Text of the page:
yellowbear

03 Dec 2013 116 views
 
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photoblog image Glorious Bromsgrove 7

Glorious Bromsgrove 7

The statue is of A E Houseman the scholar and poet who the majority of people would argue is the most famous son of Bromsgrove. However, far more interesting is the belief that My Auntie Eva once ran a fish and chip shop in the town. I have no factual evidence to prove this but if I ever find any,  I will campaign for a statue of her to be errected.

 

The bank behind is a grade II listed building from the 19th century and is Regency in style

 

Glorious Bromsgrove 7

The statue is of A E Houseman the scholar and poet who the majority of people would argue is the most famous son of Bromsgrove. However, far more interesting is the belief that My Auntie Eva once ran a fish and chip shop in the town. I have no factual evidence to prove this but if I ever find any,  I will campaign for a statue of her to be errected.

 

The bank behind is a grade II listed building from the 19th century and is Regency in style

 

comments (20)

The poor statue looks rather ignored right there. I will vote for Auntie Eva's statue!
Bill Phillips: She was a rather scary lady to me when I was a child!
  • Ray
  • Thailand
  • 3 Dec 2013, 02:58
Strewth, Bill, this Village has...umh...character...
It may sound strange but it looks like the pedestal that the statue is on looks a lot like the litter boxes that we have in our public parks Bill....petersmile
  • Chris
  • England
  • 3 Dec 2013, 06:45
Very interesting: Houseman was an English poet of the first order and the Regency building really is as elegant as anything we have in Bath
Bill Phillips: It is rather fine. Pity I didn't get it vertical though grin
  • Philine
  • Germany
  • 3 Dec 2013, 08:07
Yes, a statue for your Auntie Eva, das alte Fischweib!
A.E.Houseman was a Shropshire Lad, this is interesting, because I were in Shropshire this year.


When I was one-and-twenty

I heard a wise man say,

"Give crowns and pounds and guineas

But not your heart away;

Give pearls away and rubies

But keep your fancy free."

But I was one-and-twenty,

No use to talk to me.

When I was one-and-twenty

I heard him say again,

"The heart out of the bosom

Was never given in vain;

'Tis paid with sighs a plenty

And sold for endless rue."

And I am two-and-twenty

And oh, 'tis true, 'tis true.
Bill Phillips: But Worcestershire born and bred Philine
  • Alan
  • United Kingdom
  • 3 Dec 2013, 08:34
That looks like a lovely building for a bank. I can just imagine the staff in morning suits sat at high desks scratching away with a quill pen in a big ledger. I hope that if the building stops being a bank it then doesn't become a pub called something daft like the "Ferret and Noodle" or something.
Bill Phillips: Yes it would lose something as the "Rat and Drainpipe"
  • Philine
  • Germany
  • 3 Dec 2013, 09:43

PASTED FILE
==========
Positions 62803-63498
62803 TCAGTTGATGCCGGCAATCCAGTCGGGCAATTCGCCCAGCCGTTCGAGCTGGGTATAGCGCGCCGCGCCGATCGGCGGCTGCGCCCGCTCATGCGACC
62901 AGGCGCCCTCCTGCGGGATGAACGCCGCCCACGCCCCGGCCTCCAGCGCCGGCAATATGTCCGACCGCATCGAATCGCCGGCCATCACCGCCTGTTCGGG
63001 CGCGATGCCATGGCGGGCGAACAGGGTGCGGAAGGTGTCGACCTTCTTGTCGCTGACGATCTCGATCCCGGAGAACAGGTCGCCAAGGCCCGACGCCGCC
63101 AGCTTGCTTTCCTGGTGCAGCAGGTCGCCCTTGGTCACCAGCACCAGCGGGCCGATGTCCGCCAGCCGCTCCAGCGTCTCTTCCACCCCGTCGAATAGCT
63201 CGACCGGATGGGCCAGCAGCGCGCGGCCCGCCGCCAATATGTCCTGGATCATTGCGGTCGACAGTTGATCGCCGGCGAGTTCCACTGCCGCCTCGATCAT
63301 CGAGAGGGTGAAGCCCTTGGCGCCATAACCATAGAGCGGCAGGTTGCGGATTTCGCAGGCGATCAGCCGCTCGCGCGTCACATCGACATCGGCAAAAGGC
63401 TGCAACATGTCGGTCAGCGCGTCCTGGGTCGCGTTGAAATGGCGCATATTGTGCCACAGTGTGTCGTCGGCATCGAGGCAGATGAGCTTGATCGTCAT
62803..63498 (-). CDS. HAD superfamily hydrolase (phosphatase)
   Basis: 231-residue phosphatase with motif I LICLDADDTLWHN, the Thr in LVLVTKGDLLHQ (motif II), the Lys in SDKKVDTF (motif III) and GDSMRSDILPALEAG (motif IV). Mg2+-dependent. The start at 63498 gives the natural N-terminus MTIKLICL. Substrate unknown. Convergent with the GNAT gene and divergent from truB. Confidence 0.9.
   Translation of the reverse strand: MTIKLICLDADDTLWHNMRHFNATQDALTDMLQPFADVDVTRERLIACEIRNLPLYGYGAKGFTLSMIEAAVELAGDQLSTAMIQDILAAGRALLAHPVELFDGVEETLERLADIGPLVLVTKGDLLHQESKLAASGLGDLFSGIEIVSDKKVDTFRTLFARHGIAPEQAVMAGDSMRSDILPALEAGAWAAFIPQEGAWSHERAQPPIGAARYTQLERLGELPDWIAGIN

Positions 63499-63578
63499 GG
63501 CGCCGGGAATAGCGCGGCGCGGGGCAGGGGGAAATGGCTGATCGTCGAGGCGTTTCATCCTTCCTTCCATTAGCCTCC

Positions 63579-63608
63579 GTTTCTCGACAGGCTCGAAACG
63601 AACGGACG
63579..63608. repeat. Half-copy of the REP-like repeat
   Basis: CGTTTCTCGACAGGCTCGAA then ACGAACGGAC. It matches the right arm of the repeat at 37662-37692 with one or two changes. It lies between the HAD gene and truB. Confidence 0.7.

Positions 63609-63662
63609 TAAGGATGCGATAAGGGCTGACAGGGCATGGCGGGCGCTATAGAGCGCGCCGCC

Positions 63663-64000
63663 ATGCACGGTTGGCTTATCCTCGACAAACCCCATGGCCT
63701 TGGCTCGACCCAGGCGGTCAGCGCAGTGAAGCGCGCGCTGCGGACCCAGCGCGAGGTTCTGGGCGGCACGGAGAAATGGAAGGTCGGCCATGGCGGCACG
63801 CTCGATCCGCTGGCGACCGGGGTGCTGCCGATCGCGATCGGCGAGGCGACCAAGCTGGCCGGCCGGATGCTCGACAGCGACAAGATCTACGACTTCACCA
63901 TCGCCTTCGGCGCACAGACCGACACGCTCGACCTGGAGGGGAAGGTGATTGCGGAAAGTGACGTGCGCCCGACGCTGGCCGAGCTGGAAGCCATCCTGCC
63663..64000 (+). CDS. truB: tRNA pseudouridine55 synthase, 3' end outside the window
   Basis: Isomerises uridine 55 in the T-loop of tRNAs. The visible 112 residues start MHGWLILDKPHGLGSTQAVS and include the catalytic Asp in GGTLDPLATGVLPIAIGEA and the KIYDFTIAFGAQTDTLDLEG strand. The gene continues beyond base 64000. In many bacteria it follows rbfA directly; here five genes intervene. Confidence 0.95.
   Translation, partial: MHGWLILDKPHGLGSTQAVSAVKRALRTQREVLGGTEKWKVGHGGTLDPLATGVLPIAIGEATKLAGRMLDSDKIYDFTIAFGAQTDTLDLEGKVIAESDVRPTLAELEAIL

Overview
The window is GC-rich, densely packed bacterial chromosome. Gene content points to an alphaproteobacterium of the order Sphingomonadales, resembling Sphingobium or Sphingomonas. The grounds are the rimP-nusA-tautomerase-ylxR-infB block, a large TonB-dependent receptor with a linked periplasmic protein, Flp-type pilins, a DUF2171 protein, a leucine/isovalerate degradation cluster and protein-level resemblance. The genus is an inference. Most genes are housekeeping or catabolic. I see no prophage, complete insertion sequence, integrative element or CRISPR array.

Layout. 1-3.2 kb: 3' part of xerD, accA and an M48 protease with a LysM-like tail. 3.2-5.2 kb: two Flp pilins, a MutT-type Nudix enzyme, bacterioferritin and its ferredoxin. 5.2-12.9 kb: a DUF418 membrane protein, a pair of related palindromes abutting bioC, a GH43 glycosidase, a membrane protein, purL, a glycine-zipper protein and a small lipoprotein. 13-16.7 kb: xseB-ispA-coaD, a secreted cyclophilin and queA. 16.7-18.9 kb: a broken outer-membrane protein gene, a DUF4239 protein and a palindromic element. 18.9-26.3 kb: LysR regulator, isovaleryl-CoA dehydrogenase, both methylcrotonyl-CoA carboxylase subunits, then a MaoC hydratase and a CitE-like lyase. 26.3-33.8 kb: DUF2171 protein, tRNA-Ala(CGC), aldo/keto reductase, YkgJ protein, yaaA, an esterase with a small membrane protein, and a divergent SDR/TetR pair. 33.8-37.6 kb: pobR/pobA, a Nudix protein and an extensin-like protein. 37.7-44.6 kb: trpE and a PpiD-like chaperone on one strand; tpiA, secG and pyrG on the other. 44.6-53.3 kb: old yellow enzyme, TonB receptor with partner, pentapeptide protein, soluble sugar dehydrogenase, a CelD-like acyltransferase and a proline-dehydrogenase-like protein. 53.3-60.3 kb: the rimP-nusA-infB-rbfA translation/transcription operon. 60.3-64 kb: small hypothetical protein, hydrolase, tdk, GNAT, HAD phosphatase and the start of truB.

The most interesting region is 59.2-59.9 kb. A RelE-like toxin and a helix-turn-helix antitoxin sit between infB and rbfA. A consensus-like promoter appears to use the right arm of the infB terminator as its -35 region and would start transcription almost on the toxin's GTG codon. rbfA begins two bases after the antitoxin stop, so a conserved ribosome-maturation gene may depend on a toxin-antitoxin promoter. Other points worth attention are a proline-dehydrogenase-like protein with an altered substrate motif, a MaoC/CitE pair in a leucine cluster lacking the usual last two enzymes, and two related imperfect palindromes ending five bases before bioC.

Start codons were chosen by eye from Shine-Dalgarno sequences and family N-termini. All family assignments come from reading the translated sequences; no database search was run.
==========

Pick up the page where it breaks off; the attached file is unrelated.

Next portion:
"The skies, they are not always raining
Nor grey the twelvemonth through;
And I shall meet good days and mirth,
And range the lovely lands of earth
With friends no worse than you."

Some lines by Houseman for Chris's 'Rain Friday'!
Sorry, I didn't notice the video!
Bill Phillips: But now we have two poems so that is good smile
  • Mary MacADNski
  • Beautiful Prince Edward Island, Canada
  • 3 Dec 2013, 09:44
Purrl and Ruby were very pleased to be mentioned in the poem.
Bill Phillips: I hadn't thought of that Mary grin
Interesting scene, Bill. As well as the A.E. Houseman statue, you have the relaxed stance of the workman leaning on the van, the lady hurrying on her way, the architecture of the buildings from different periods with what looks to be some sort of camera mounted near the end of the bank's wall; and it's all captured in that wonderful light.
Bill Phillips: There are CCTV cameras everywhere in this country Beverly
All captured in a lovely light Bill
Bill Phillips: It was a lovely bright autumn morning Janet
  • Gutteridge
  • Where latitude and attitude meet
  • 3 Dec 2013, 12:33
It is splendid building after splendid building Bill, I am amazed, I thought this place was a dump but you have shown it to be truly glorious. I am sure that you had an aunt who ran a chip shop, I think I dreamt that last night.
Bill Phillips: I did if my memory is correct. She was my father's half sister and I don't think he liked her much
  • Anne
  • United Kingdom
  • 3 Dec 2013, 12:58
It looks rather a strange plinth that he is standing on. I do like the idea of a statue for your Auntie Eva smile
Bill Phillips: I think it might be a temporary protection...or it might not
Lloyds bank in the background
Bill Phillips: In a rather fine building
Certainly a fine building or two there Bill, and a workman in full H.& S.regalia as well, how lucky can one get smile
Bill Phillips: You can't do anything without a hi viz jacket Brian
A E Houseman seems being supervising the yellow worker's job Bill! Fine capture.
Bill Phillips: Perhaps he is reciting poetry to them Richard
I can't take any more of this series, email me when it's finished.
Bill Phillips: You will just have to suffer like everyone else. You wait until you see what follows this series.......
Interesting Bill, one of the trio is making an effort.
Bill Phillips: Which one?
  • Lisl
  • England
  • 3 Dec 2013, 17:06
I can see why you call it "Glorious", Bill
Bill Phillips: You can? I can't grin
  • Richard T
  • Suffolk: where the sun rises first in England
  • 3 Dec 2013, 21:22
Good poetry from a good poet in a good town.
Bill Phillips: Good
it looks like he might take another step and right on to the conveniently parked vangrin

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